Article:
was a key Near East Relief administrator in Constantinople. He was instrumental in the organization’s involvement in the population exchange between Greece and Turkey. He met his future wife, Mary Harin, at the NER-Constantinople office. You can read more about their exciting life together in H.C. and Mary Jaquith.
was one of 17 Americans to care for tens of thousands of orphans in Alexandropol during the siege of that city. He was stationed at Polygon Post. Near East Relief newsletter, June 11, 1921.
was a Danish missionary who dedicated her life to the children of the Near East. Miss Jacobsen ran Near East Relief’s Birds’ Nest Orphanage in Sidon, Syria (now Lebanon).
was born in Yalta, Russia in 1898. She grew up speaking Russian, French, and English. The Harin family left Yalta in 1920 in the wake of World War I and the Russian Revolution. She took the name Mary and worked as an interpreter for Near East Relief in Constantinople. Mary met her future husband, H.C. Jaquith, while working in the Constantinople office. You can read more about their exciting life together in H.C. and Mary Jaquith.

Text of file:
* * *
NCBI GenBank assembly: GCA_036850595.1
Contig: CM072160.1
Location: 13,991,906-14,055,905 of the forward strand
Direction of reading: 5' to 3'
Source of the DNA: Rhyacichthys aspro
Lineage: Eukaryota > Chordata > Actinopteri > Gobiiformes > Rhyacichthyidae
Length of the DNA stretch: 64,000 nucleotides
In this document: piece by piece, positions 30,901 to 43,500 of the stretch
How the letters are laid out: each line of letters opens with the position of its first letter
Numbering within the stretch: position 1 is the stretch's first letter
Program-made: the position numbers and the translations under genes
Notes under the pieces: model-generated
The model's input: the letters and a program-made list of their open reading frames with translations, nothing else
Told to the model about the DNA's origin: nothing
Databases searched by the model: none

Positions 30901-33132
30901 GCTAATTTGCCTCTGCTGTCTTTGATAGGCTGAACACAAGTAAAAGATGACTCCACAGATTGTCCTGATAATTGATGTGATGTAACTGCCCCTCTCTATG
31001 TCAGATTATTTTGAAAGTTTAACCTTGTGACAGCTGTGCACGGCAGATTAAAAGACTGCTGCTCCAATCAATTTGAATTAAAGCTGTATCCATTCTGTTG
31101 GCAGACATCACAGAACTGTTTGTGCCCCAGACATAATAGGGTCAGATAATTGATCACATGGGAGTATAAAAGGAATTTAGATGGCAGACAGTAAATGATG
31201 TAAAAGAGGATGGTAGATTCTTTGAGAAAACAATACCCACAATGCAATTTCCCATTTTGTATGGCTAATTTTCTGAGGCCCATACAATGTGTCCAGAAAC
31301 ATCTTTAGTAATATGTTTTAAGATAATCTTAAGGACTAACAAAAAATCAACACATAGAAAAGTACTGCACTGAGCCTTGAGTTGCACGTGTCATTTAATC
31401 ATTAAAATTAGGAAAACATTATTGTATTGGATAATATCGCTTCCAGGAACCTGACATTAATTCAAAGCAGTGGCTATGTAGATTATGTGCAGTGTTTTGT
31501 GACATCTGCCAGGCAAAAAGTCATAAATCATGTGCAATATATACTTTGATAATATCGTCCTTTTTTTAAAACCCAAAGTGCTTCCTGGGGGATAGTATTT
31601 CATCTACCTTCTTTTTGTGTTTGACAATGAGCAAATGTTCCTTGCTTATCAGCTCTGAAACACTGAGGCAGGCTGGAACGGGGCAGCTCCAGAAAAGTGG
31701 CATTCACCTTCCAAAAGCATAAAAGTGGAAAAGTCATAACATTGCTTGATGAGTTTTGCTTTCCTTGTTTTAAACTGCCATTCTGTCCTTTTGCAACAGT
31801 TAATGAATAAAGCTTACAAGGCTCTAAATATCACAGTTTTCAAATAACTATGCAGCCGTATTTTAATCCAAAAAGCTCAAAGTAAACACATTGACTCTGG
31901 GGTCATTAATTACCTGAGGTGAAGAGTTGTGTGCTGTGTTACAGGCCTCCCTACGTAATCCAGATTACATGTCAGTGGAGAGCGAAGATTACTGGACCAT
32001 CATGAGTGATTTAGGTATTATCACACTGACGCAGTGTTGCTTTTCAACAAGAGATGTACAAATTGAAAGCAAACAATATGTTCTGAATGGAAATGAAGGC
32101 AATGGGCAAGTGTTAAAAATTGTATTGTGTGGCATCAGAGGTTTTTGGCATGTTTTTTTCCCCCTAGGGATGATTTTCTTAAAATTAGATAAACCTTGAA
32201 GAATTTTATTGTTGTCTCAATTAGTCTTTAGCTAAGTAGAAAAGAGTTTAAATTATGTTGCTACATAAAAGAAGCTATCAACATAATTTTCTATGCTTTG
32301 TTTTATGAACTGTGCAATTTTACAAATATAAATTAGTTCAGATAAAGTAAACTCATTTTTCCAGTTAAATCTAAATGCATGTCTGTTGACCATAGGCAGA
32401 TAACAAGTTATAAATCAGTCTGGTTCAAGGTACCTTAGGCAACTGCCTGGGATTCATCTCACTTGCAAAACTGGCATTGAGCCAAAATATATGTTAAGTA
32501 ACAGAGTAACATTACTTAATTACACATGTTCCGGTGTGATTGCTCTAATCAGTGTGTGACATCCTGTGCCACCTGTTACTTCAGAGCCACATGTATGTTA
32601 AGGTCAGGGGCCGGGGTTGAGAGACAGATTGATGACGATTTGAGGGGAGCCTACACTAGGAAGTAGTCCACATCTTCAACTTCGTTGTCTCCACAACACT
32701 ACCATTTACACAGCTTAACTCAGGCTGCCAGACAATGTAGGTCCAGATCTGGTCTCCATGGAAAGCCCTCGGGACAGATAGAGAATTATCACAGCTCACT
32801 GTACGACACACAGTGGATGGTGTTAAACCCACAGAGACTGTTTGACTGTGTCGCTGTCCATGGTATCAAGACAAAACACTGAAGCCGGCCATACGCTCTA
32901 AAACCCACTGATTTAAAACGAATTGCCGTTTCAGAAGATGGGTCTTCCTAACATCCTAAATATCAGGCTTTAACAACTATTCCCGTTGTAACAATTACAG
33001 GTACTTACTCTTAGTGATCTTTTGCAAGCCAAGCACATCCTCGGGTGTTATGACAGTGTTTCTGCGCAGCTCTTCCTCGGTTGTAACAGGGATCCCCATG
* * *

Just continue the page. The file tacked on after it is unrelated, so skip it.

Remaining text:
(Miss), of Brooklyn, N. Y., went overseas February 16, 1919. She served at Constantinople and Proti and came home June 12, 1920. She is now in the N.N.C. attached to the U.S.N. Hospital at Marc Island, Calif.
was appointed to Near East Relief in Constantinople, April 25, 1919, and was assigned to Harpoot. He returned to the United States November 25, 1919, and may now be addressed 414 East Valerio Street, Santa Barbara, Calif.
(Miss), of New York City, was a member of the “Leviathan” party and was assigned to the Beirut Area to do work in nursing and hygiene. She served at Aintab. At present she is a dietitian, her address being 37 East 76th Street, New York City.